Nrich-ing New School Year

I have made no secret of my unwavering devotion to Nrich.  This University of Cambridge-based website is a treasure trove of rich tasks.  The best part about this website is the ability to engage students with abstract algebra concepts.  Very infrequently does Nrich apply their problems to any real-world concept.  They let the arithmetic itself set the hook.  And the algebra solidifies the concept.

Example:

As a bonus, now that school is underway, they have many “live” problems which are open for class submission.  I’m hoping that my class might want to submit solutions for the Puzzling Place Value problem.

There are a lot of great problems here that I’ve used in my classes.  The only problem with available new problems is now I want to devote all my time to solving and implementing them!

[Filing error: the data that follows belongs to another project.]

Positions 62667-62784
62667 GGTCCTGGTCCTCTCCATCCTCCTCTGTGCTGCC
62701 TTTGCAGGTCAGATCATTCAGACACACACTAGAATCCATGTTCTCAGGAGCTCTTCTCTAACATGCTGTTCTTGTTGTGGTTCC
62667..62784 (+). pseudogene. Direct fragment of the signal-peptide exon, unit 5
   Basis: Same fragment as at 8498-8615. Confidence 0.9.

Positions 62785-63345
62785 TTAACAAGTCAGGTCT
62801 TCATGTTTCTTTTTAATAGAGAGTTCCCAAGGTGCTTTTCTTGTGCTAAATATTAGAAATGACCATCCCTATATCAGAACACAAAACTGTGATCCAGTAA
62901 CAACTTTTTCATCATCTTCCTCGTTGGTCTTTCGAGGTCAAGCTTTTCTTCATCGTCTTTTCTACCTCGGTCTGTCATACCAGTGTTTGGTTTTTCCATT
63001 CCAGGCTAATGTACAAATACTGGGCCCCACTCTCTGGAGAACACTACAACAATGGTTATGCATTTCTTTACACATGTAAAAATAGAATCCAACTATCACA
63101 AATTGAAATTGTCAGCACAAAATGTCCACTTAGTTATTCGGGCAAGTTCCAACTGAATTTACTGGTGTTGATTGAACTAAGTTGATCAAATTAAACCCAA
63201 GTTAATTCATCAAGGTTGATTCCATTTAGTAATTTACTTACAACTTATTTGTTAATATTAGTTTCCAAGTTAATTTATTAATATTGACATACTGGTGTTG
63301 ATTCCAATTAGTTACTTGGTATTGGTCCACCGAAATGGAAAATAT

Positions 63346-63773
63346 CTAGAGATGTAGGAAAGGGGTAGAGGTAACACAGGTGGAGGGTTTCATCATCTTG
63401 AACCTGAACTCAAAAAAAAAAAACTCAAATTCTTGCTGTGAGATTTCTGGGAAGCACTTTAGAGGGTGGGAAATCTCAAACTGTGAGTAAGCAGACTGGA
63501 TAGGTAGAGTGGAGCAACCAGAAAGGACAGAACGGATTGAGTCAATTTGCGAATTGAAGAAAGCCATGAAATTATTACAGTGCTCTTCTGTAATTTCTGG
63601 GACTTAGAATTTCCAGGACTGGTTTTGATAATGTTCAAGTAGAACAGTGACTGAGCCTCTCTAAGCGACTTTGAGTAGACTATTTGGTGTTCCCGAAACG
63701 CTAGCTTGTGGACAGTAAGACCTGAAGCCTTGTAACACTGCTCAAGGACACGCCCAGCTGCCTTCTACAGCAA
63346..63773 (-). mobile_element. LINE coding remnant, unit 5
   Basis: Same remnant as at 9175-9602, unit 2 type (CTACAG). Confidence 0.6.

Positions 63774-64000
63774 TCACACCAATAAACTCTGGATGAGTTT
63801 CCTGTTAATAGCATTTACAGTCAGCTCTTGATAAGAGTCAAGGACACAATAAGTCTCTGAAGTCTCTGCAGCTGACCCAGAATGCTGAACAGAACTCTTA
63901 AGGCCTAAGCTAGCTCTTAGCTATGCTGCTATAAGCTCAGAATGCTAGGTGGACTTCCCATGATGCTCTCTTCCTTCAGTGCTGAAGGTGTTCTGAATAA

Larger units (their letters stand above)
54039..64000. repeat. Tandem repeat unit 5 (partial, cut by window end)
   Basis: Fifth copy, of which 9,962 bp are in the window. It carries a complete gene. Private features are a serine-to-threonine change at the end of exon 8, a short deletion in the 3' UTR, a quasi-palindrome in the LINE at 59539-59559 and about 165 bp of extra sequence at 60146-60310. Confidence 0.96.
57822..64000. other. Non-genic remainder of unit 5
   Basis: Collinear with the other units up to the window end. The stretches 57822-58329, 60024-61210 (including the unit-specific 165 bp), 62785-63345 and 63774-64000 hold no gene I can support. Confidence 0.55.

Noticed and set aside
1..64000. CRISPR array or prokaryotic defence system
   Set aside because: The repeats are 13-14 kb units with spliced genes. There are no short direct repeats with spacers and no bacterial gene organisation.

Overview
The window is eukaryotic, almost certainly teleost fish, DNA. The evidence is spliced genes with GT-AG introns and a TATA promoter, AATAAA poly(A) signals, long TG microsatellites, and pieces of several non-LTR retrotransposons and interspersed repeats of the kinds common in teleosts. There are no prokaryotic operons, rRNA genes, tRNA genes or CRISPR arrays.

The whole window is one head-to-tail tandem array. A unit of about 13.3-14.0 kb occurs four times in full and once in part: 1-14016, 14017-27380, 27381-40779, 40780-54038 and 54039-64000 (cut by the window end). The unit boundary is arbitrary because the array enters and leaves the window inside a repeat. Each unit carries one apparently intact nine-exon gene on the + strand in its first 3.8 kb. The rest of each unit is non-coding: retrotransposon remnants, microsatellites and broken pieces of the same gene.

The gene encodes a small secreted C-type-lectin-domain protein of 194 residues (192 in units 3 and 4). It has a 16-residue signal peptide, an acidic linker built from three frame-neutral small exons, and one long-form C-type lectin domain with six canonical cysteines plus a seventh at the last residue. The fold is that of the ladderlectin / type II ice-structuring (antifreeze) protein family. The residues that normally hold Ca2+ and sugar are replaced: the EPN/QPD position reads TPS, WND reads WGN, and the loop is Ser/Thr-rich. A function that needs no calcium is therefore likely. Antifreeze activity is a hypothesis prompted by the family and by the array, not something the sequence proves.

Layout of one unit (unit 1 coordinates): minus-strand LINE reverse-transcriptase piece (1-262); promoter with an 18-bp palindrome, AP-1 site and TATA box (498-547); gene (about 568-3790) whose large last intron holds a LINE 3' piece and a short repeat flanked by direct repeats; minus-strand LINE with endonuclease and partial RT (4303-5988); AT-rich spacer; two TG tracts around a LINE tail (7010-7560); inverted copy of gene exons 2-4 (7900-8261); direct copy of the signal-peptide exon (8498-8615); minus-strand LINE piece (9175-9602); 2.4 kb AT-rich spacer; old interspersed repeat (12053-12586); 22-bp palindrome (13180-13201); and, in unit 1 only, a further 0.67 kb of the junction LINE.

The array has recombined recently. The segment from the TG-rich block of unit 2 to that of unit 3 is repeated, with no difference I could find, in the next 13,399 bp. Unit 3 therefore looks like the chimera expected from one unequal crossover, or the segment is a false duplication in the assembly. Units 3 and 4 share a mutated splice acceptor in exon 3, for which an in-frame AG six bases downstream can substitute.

Nrich – For What It’s Worth

One of my favorite problems (and the one I presented at TMC this year) is What it’s Worth? from Nrich.  To say I “like” this problem would be like saying Sarah Hagan “likes” interactive notebooks.  Clearly an understatement.

Anyway, here’s the prompt:

What I like most about this problem is that there are so many, OH so many, methods to solving it.  It is a FANTASTIC way to get students to focus on the pathways to the solution rather than the solution itself.  After the students figure out the value of the question mark, they go about discussing the numerous methods they used in order to arrive at their answer.  Furthermore, the problem includes 6 “beginnings” of solutions and learners then need to make sense of those as well as determine how a solution was reached along that path.

Left: New format for discerning methods. Right: Old format for discerning methods.

To my surprise, along with Nrich’s site updates, this problem has improved as well.  Rather than showing a written start to the problem, provided are 6 visual introductions.

This allowed for an incredible amount of discussion involving each method.  And even those METHODS broke down into different methods.  It was method madness (awesome madness).

Sitting in a Circle, Talking about Numbers

“I feel like all we do is sit in a circle and talk about numbers.   It doesn’t even feel like work.”

“This class is more exhausting than my PE class!”